Turkey Preferential Trade Agreements

Trump`s move had shaken the Turkish pound. Since then, relations between the two countries have been strained over differences ranging from Ankara`s plan to buy a Russian missile system to divergent interests in Syria. The provisions relating to the protection of intellectual property rights (Article 15 and a new Annex XII) concern, among other things, patents, trademarks, copyrights and geographical indications. The agreement provides tariff concessions for agricultural products processed under Schedule III. Trade in agricultural commodities is covered by three bilateral agricultural agreements negotiated between the EFTA state concerned, Iceland, Norway and Switzerland/Liechtenstein and Turkey. While bilateral agricultural agreements between Norway and Turkey, as well as Iceland and Turkey, remain in force, the bilateral agricultural agreement between Switzerland and Turkey has also been modernized and will replace the existing bilateral agricultural agreement after the modernized EFTA-Turkey free trade agreement comes into force. These bilateral agricultural agreements are part of the instruments for creating the free trade area. They provide for significant concessions on both sides, taking into account the respective sensitivities. Without prejudice to WTO provisions, the Turkey-EU customs union provides an important legal basis for Turkey`s free trade agreements. Within the framework of the customs union, Turkey is directing its trade policy towards the EU`s common trade policy.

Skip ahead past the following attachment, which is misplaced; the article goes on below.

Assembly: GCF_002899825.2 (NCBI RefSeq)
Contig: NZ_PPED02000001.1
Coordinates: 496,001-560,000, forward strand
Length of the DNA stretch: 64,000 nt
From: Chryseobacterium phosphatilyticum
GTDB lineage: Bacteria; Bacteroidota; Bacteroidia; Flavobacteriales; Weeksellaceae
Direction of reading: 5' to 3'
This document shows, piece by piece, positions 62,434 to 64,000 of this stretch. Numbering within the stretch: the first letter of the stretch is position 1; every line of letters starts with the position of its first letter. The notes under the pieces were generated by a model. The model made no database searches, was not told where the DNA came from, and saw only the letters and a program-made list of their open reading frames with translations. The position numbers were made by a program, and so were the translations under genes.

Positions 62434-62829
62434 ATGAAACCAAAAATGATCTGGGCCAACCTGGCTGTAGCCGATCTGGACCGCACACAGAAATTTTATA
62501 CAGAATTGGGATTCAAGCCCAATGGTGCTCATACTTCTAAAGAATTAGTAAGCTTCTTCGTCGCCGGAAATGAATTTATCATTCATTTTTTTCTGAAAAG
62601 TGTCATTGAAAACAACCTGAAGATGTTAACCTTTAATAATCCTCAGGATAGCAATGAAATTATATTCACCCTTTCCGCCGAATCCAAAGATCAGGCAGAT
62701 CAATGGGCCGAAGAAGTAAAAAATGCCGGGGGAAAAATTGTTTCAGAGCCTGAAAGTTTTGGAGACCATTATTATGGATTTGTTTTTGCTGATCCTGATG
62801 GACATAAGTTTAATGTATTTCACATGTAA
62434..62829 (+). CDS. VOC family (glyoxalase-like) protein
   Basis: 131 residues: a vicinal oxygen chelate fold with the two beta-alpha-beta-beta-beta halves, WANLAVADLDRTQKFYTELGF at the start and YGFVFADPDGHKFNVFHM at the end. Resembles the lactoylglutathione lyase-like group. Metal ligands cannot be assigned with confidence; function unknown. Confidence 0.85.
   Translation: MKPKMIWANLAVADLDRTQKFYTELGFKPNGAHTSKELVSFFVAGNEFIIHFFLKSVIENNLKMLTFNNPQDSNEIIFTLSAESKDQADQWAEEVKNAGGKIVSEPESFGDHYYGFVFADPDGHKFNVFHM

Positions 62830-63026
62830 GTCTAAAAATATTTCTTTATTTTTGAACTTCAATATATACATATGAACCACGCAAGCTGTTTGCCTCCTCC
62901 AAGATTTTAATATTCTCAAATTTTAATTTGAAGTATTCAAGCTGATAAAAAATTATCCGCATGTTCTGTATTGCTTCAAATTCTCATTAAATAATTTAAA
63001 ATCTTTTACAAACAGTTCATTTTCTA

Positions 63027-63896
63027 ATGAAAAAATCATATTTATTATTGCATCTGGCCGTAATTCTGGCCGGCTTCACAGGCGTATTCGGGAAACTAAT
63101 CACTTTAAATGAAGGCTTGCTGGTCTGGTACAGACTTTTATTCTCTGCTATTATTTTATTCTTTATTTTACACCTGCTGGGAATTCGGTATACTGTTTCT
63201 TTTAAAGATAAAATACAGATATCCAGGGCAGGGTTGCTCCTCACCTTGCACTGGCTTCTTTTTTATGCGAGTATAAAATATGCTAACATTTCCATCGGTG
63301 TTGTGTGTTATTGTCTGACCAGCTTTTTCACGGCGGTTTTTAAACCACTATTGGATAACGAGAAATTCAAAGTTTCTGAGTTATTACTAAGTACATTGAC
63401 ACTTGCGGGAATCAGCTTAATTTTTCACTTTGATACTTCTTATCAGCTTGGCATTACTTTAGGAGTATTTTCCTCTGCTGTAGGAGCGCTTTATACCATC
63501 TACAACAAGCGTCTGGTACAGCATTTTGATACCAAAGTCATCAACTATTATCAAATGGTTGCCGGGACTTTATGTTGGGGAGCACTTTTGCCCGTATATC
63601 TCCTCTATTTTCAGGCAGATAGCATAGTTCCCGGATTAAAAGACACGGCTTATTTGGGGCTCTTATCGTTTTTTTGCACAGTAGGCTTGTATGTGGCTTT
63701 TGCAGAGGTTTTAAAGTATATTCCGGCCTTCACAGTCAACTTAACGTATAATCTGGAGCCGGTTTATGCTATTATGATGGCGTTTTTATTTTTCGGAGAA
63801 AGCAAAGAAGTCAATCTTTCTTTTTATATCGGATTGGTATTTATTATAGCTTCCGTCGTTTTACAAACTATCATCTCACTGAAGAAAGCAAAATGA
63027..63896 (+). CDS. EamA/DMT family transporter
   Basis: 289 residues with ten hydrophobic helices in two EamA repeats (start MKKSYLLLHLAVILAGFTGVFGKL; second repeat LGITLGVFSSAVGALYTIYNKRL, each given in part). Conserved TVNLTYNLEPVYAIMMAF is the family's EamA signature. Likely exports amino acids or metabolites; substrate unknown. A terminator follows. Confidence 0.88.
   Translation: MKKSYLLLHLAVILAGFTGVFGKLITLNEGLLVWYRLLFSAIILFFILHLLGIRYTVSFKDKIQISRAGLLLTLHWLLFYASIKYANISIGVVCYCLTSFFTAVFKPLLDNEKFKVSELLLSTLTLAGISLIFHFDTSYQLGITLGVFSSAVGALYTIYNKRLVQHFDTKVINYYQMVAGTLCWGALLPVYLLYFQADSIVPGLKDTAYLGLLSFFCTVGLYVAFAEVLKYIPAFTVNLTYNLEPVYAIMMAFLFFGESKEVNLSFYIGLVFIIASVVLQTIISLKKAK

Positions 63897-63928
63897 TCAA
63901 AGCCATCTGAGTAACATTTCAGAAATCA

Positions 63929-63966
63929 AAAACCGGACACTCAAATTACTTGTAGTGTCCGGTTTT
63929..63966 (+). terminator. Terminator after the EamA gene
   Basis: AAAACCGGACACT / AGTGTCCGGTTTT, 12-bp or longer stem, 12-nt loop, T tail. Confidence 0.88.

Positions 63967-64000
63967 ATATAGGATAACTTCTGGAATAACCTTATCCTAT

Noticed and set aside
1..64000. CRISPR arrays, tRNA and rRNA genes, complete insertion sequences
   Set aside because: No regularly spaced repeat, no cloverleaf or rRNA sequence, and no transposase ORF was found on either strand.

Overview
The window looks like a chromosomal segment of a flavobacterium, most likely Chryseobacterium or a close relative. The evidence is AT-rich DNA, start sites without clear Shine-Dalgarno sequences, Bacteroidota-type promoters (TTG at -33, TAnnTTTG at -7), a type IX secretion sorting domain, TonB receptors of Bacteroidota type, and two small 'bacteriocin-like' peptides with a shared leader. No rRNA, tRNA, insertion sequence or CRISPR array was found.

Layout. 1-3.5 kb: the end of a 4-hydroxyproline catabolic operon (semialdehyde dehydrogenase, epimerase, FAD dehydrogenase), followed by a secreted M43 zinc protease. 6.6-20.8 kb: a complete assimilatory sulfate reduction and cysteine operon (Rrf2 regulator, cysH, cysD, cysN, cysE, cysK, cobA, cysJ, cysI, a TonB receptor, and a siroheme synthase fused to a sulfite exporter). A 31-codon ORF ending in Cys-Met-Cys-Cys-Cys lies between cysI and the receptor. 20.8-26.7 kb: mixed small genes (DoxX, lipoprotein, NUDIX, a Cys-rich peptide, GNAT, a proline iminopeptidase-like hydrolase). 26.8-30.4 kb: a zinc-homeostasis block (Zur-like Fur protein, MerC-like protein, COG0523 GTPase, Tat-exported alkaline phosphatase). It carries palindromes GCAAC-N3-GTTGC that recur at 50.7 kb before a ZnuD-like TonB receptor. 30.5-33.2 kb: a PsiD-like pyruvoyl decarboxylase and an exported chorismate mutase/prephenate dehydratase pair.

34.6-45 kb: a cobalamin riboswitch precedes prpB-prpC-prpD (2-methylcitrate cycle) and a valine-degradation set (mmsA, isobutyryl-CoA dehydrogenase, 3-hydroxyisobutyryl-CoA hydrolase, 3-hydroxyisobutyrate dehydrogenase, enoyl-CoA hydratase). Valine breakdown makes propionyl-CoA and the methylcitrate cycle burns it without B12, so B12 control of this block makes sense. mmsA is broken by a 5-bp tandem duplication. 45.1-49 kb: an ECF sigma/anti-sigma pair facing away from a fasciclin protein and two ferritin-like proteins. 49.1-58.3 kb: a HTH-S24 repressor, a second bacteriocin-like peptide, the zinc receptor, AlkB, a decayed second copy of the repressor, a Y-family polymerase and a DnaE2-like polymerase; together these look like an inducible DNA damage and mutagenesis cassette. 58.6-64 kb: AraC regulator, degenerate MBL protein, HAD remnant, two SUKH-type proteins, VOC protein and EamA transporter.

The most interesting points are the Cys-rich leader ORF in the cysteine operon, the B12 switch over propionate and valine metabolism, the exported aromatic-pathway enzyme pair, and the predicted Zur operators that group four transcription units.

This harmonization concerns both autonomous regimes and preferential agreements with third countries. On the other hand, thanks to decision 1/2000 of the CE-Turkey Customs Cooperation Committee of 25.07.2000 (JO L 200 of 25.07.2000). The customs union allows goods that meet the conditions of free movement within the customs union, but are negotiated between the EC and Turkey through other countries in the pan-European system of accumulation, provided that evidence of Community or Turkish origin is provided in one of the countries concerned. The EU has decided to focus on bilateral trade agreements as an instrument for boosting growth, with the introduction of its new “Global Europe” trade strategy in 2006. In line with this strategy, the EU has begun negotiating free trade agreements with specific provisions on services, investment, public procurement and intellectual property rights, in order to increase/maintain its competitiveness in global markets. Turkey is preparing for such an environment. After starting and starting negotiations in parallel with the EU, Turkey is also adapting to all the issues covered in the agreements and negotiating next-generation free trade agreements with its potential partners.